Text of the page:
GENEVA (23 April 2019) - The Committee against Torture this morning opened its sixty-sixth session, hearing a statement by Ibrahim Salama, Director of the Human Rights Treaties Division of the Office of the High Commissioner for Human Rights, and adopting its agenda.
Mr. Salama remarked that the Committee’s session was taking place at a time when the human rights agenda was losing ground in many parts of the world, but also at a time of powerful movements for human rights. Mr. Salama said that the United Nations High Commissioner for Human Rights in her 2019 human rights appeal committed the Office to further enhance the work on prevention; human rights treaty bodies such as this Committee played a key role in this regard as they were essentially preventive in nature.
It was therefore essential that the human rights treaty body system was efficient and produced concrete outcomes for the victims. With the recent accession of Samoa to the Convention against Torture and Other Cruel, Inhuman or Degrading Treatment or Punishment, the number of States parties now stood at 166, Mr. Salama said, and commended the Committee’s commitment to cooperation with other anti-torture mechanisms, such as the United Nations Working Group on arbitrary detention.
The 2020 review of the human rights treaty bodies system by the General Assembly was of utmost importance to ensure its sustainability and impact on the ground, Mr. Salama stressed, and welcomed the Committee’s active engagement in this process. The Office of the United Nations High Commissioner for Human Rights had created a webpage dedicated to the 2020 review with all available information and background documents. The Committee’s upcoming informal meeting with States and non-governmental organizations would present an opportunity to exchange views on the issue.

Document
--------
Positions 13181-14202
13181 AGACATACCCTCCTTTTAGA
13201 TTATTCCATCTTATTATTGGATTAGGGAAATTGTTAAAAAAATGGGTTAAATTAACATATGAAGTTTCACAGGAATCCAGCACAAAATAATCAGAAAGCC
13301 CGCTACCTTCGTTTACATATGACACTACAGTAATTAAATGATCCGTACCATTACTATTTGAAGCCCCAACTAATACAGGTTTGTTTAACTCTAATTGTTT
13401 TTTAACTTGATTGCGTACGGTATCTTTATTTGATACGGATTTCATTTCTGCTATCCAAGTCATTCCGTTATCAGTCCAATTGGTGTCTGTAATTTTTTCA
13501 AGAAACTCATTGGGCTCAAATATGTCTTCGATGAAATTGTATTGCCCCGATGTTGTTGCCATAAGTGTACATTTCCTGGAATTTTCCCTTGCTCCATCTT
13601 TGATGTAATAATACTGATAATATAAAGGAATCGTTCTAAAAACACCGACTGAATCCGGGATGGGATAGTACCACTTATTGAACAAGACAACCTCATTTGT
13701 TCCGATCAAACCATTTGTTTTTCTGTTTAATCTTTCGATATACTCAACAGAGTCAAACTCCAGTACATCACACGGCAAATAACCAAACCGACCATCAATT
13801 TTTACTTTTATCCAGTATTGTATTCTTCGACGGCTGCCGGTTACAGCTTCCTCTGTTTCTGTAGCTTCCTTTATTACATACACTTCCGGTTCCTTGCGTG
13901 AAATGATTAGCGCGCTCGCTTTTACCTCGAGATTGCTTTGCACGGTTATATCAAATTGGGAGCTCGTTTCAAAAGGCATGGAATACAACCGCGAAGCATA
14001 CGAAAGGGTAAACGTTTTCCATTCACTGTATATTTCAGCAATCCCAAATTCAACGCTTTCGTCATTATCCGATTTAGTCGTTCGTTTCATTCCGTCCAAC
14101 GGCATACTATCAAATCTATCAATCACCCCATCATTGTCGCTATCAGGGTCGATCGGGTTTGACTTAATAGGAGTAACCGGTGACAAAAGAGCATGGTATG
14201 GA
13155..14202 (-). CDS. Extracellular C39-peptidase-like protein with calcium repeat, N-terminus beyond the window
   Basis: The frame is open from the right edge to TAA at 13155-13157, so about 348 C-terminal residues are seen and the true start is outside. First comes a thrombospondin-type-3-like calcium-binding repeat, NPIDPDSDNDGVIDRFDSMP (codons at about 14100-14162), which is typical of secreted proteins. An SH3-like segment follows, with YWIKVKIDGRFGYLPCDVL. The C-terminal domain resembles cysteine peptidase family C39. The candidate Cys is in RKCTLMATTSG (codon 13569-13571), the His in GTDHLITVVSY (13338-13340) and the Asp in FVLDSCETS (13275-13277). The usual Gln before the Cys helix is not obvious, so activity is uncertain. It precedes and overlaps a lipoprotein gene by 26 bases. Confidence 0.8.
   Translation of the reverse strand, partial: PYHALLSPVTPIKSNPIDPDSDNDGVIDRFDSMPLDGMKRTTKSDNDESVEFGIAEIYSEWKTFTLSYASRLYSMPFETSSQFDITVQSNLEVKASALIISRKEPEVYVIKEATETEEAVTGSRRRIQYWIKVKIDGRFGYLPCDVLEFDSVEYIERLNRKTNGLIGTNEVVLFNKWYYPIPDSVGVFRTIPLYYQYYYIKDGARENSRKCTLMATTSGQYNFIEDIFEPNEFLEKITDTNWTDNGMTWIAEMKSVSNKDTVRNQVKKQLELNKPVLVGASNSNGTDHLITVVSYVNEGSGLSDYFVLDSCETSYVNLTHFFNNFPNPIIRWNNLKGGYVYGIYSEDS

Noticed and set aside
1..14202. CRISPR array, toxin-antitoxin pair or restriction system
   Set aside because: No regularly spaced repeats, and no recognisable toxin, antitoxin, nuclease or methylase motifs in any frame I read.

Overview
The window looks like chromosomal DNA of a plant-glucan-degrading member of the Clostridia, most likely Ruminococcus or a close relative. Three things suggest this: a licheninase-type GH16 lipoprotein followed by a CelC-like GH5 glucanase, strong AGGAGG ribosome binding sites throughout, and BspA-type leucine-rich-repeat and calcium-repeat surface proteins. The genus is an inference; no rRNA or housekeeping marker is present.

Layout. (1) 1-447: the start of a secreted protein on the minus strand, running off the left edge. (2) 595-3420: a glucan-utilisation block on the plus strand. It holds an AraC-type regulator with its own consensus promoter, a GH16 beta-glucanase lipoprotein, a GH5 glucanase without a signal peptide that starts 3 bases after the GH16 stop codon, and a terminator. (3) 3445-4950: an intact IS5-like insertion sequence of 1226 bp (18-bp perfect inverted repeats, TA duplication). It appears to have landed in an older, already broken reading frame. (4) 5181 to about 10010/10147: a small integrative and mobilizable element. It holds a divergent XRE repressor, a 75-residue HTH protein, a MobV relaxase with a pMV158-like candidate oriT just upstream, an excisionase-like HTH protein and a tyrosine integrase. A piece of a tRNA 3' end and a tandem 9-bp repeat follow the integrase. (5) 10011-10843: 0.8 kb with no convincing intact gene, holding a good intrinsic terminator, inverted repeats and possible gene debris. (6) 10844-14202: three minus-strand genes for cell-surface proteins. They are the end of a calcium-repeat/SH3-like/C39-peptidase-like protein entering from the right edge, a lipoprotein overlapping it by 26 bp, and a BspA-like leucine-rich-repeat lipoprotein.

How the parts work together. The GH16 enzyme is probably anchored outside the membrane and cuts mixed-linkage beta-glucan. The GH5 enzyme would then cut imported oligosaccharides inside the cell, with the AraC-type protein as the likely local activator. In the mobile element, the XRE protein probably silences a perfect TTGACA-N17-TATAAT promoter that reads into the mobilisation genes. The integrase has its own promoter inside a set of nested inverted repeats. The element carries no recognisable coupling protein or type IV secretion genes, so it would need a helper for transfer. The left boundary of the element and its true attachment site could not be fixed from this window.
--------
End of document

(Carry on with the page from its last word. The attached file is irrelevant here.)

In response to the Experts’ questions concerning the holding of the Committee’s third session in 2019, Mr. Salama said that the Office of the United Nations High Commissioner for Human Rights was examining the potential impact of the recent budgetary cuts for the treaty bodies.
Jens Modvig, Committee Chairperson, in his remarks, presented the agenda and programme of work for the sixty-sixth session and, among other things, highlighted the meetings with national human rights institutions and national prevention mechanisms from countries under review, noting that those from South Africa, United Kingdom and Mexico had confirmed their participation. During the session, the Committee would consider 12 individual complaints and eight discontinuances, consider the reports on reprisals and its annual report, and hold its second meeting with the United Nations Working Group on arbitrary detention. Further, the Chair would brief the Experts on the meeting co-organized with the Danish Institute against Torture for and all treaty bodies focal points on the 2020 review, which had taken place in February 2019 in Copenhagen.
The Committee then adopted the agenda and programme of work for the sixty-sixth session, which will run from 23 April to 17 May 2019, and during which the Committee will review reports presented by the Democratic Republic of the Congo, Mexico, Germany, South Africa, Benin and the United Kingdom. All the documents relating to the Committee’s work, including reports submitted by States parties, can be found on the session’s webpage. The webcast of the Committee’s public meetings will be available via the following link: http://webtv.un.org/meetings-events/.
The Committee will next meet in public on Wednesday, 24 April at 10 a.m. to consider the second periodic report of the Democratic Republic of the Congo submitted under the optional reporting procedure (CAT/C/COD/2).
For use of the information media; not an official record